I have an ongoing experience when I tell people about the series. I explain what it is and why I like it. Evidently my enthusiasm is sufficient to grab the interest of whoever I’m speaking to, because many of them will then go and watch it. What happens then divides strictly down gender lines. Virtually every woman I’ve introduced to the show goes on to watch and enjoy it, and virtually every man – except me – goes on to watch it and hates it. What gives?

I’ve jokingly said before that among my male friends, the gay ones don’t like it because there’s too much lesbian sex, and the straight ones don’t like it because there’s too little. That’s pretty cynical, I know, and I’m not convinced it’s true: after all, if this was genuinely among the major criteria for favouring or disfavouring a drama series, well, then most of my male friends wouldn’t watch any at all, and that certainly isn’t the case.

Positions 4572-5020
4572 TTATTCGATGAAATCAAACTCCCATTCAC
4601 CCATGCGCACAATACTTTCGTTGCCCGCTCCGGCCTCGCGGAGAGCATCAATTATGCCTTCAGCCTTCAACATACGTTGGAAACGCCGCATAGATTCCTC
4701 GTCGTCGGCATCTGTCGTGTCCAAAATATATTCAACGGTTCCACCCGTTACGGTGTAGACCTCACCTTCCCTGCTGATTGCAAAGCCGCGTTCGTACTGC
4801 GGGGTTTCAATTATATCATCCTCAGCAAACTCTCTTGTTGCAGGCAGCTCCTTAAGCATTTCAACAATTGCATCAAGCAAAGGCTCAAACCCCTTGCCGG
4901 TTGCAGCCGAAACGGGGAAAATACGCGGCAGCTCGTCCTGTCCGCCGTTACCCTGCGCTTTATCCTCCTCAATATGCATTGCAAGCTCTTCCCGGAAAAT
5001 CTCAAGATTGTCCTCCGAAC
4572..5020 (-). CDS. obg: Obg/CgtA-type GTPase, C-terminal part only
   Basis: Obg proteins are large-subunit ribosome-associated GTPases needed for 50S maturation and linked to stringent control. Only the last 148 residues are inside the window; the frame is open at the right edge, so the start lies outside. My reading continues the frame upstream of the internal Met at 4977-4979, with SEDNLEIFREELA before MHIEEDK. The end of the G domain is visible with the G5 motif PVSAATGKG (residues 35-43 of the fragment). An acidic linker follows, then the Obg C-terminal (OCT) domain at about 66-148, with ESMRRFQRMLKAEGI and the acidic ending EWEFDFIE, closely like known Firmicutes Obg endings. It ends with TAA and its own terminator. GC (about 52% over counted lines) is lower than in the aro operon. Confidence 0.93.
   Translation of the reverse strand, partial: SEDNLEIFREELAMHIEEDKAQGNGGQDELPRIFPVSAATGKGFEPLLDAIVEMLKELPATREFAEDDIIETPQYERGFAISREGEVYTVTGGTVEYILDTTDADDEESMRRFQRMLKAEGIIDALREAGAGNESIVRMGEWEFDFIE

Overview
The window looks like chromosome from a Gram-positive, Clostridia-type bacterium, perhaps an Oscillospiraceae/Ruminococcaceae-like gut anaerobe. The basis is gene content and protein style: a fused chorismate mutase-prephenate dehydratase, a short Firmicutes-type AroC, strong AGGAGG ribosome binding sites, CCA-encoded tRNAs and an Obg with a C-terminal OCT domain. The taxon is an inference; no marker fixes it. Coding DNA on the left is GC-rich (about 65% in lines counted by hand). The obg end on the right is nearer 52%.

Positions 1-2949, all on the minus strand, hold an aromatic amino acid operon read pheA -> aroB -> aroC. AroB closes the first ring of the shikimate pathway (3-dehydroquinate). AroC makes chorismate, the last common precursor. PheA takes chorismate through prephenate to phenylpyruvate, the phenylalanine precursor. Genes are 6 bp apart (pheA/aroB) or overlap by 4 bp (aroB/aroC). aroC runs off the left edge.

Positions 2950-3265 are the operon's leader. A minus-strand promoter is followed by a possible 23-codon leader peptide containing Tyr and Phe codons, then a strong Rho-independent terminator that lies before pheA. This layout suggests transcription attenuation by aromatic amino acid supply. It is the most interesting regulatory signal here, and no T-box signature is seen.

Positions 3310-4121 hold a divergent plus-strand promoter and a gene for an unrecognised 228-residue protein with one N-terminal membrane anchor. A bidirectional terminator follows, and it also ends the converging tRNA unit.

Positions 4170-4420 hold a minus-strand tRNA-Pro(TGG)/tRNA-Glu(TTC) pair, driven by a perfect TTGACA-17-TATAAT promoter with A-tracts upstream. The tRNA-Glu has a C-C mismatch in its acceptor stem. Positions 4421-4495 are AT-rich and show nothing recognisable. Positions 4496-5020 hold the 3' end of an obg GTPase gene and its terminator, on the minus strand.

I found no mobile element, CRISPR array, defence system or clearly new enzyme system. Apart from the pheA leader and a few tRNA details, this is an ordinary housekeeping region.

Maybe I’m just mis-selling it. I’m pretty much following the TV guide description when I tell folk about it: it’s a show about a group of (mostly lesbian) friends in LA – major themes are relationships, sex, sexuality, discrimination, social class, career, and art. That pretty much covers it. It’s compelling and intricate, and I’m honestly at a loss to explain the clear gender boundary between those who do and those who don’t enjoy it.